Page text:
I have a lot of conversations, on a daily basis, about identity … on-premises, in the cloud and hybrid models. These mostly revolve around the gory details of on-premises identity realms, or customers adopting cloud services such as Office 365 and Windows Intune.
One of the first questions I ask is: “Where are you comfortable storing your user passwords?” (well, to be very clear, it’s where you are comfortable storing the password hashes, but these conversations are often with non-technical folk, so it’s best to stay clean on this).
And something that always comes up is the topic of sync and federation. Now, this is a broad and sometimes complex topic, but this post is designed to cover the basics and answer the common questions.
First, lets take a look at the differences between the synchronization of identity, and the use of federation.
Sync has 2 options, with and without password hash.
When you choose to sync the password hash (and let’s be clear, it’s not the password, it’s the hash of the hash of the password), you are choosing to store your users passwords in both Windows Server Active Directory and Azure Active Directory.
When you choose not to sync the password hash, only the user attributes (such as name, UPN etc) are sync, and all authentications are passed back down on-premises to Windows Server Active Directory … which leads us to Federation!
Federation can mean a few different things, but in this discussion we are referring to the configuration where identity sync is being done without password hash.
In this scenario, whenever a user logs on to a cloud service, the authentication is passed to Active Directory Federation Services (AD FS) which brokers the validation of the user identity. AD FS has had a number of significant investments in the 2012 and 2012 R2 releases, and is now easier to deploy and provides additional capability such as requiring a Multi-Factor Authentication as part of the user logon.
A picture tells a thousand words, maybe a few less in this case, but you can see the differences between Sync and Federation in this diagram:
Today, we achieve sync with DirSync and FIM Sync, and federation with AD FS. We continue to invest in these areas and you will hear more from us on these topics in the near future.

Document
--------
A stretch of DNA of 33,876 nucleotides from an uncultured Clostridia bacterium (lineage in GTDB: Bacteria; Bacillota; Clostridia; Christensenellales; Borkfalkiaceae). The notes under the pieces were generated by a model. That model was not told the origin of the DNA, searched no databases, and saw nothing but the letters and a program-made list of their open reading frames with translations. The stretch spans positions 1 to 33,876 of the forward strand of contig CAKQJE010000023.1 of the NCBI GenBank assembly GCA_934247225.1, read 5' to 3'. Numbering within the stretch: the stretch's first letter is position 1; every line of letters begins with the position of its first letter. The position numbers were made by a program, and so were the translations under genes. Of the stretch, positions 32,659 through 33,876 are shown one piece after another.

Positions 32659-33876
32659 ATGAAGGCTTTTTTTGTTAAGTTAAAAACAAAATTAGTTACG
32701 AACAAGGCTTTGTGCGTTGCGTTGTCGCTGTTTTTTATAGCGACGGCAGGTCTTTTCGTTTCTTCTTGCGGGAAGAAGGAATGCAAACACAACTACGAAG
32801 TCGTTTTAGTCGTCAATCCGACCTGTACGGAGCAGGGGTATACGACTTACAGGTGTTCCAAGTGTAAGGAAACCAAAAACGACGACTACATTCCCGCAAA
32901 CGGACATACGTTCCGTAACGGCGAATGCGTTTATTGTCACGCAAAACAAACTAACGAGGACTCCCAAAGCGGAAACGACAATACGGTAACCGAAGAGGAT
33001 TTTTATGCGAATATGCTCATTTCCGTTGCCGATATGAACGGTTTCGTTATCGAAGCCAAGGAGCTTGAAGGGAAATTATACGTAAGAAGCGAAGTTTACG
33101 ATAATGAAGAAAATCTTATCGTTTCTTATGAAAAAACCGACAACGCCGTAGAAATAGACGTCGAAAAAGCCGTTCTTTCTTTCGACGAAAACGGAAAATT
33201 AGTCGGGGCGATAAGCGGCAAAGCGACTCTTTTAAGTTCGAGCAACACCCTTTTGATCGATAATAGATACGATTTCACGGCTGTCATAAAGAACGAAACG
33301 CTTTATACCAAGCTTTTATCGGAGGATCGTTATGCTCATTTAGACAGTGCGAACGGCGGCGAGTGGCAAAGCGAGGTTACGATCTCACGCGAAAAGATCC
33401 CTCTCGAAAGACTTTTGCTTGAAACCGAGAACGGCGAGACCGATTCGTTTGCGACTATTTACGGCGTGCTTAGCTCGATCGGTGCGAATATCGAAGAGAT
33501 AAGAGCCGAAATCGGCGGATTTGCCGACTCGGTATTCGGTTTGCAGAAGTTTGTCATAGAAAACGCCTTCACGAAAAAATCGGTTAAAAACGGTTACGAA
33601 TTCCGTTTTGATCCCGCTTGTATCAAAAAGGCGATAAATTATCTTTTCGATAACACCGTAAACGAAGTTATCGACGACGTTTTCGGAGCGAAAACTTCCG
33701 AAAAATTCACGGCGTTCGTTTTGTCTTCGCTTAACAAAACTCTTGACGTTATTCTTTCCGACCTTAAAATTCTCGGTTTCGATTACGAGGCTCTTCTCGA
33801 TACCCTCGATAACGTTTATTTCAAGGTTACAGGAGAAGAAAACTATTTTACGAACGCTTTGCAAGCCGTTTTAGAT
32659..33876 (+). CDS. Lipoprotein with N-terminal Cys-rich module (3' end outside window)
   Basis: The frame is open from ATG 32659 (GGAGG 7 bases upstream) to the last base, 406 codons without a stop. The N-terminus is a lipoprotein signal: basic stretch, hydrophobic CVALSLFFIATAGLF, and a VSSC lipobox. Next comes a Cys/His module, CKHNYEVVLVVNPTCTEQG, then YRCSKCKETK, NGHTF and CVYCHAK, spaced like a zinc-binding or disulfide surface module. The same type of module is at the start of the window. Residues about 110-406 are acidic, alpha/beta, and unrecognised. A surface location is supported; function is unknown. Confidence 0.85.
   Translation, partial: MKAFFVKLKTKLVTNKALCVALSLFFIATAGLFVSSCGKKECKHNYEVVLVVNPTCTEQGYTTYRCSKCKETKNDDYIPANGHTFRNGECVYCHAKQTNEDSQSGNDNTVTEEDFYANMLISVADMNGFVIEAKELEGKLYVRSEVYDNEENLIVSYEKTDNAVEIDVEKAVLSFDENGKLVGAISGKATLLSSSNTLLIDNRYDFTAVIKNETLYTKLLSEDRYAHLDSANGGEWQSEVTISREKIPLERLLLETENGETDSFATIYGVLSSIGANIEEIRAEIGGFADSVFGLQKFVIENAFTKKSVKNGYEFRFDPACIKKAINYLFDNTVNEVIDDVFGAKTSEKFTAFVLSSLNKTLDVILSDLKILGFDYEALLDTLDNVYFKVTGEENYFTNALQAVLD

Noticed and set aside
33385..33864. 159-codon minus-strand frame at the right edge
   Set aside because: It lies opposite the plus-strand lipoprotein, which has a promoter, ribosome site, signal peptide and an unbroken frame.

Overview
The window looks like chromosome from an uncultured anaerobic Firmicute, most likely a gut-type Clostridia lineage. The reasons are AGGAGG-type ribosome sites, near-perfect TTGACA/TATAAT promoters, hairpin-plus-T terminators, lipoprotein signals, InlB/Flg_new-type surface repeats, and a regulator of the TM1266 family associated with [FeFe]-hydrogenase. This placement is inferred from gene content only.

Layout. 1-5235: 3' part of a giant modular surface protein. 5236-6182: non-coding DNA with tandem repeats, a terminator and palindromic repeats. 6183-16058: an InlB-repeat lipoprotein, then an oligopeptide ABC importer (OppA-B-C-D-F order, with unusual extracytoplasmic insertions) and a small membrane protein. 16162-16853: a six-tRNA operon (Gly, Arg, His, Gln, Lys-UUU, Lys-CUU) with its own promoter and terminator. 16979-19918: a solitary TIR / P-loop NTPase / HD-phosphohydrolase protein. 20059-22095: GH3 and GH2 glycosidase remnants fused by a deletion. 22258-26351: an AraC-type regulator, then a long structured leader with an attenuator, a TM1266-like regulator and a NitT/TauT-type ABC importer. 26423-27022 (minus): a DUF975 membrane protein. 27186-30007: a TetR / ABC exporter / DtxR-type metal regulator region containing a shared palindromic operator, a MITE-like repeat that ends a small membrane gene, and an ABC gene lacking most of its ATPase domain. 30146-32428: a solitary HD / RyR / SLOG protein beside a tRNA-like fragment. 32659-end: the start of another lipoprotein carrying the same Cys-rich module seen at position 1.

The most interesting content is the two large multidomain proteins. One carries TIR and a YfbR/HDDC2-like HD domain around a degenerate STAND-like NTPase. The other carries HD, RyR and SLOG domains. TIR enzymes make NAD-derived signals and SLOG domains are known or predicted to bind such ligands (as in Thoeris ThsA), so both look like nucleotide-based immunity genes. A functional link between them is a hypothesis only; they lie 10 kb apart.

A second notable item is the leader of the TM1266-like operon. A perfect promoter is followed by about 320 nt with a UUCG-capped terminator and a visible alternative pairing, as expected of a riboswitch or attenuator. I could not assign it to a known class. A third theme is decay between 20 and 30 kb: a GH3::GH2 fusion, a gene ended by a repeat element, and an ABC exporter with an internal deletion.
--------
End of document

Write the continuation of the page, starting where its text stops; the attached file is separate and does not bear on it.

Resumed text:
So now that we understand these basics, lets think about the different ways in which customers adopt technology and the ways they can validate users identity.
Let’s take a look at 3 different models, Cloud, Sync and Federation (these are not formal models, they are simply representative of the common setups customers have). There is of course always a lot more complexity involved than this, but for this level of discussion, they will suffice.
The “Cloud” model
In the Cloud model, users identity and the applications they are accessing are all in the cloud, there is no on-premises infrastructure in play here, either because this is a green-fields customer who has never had it, or a customer who has isolated their on-premises infra from the cloud services and applications.
As you can see, authentication happens in the cloud as that is where all the identity information and validation engines are.
The “Sync” model
In the Sync model, a customers has existing on-premises infrastructure (i.e. Active Directory) and wishes to extend this investment out to the cloud and have users able to log on to all applications and services with the same credentials, and is OK with storing the password hashes in the cloud.
As you can see in this model, authentication can happen in either location (depending on which application and service is being access … an on-premises application would hit Active Directory, a cloud application would hit Azure Active Directory) as the password hashes are stored and kept in sync in both locations.
The “Federation” Model
In the federation model, a customer is not able to sync password hashes to Azure Active Directory, for whatever reason (aversion, policy or compliance are typical reasons) so instead they only sync the user attributes (without the password hash) and install AD FS to broker the authentication when a user logs onto a cloud service.
As you can see, all authentication happens against the on-premises Active Directory, as that is the only place where the passwords are stored.
Which one is right for me?
Ah, the million dollar question (because if I had a dollar … you know the drill). It all depends on your business requirements and options that you choose. If you can sync password hashes to the cloud, it is clear that this is faster and easier to onboard to cloud services. This is why it’s the first question I ask, it’s the most important question to know, understand and ensure a correct decision is made on.
If you cannot sync password hashes, then you will need to deploy the federation technologies of AD FS and the Web Application Proxy, typically 2 VMs for each role for HA but can be more dependent on customer environments and requirements. We understand this additional load, and we are working to make this easier, again we’ll have more on this in the very near future.
I hope this has helped you understand Sync and Federation better! As always, please post questions and feedback, I can always update and include more info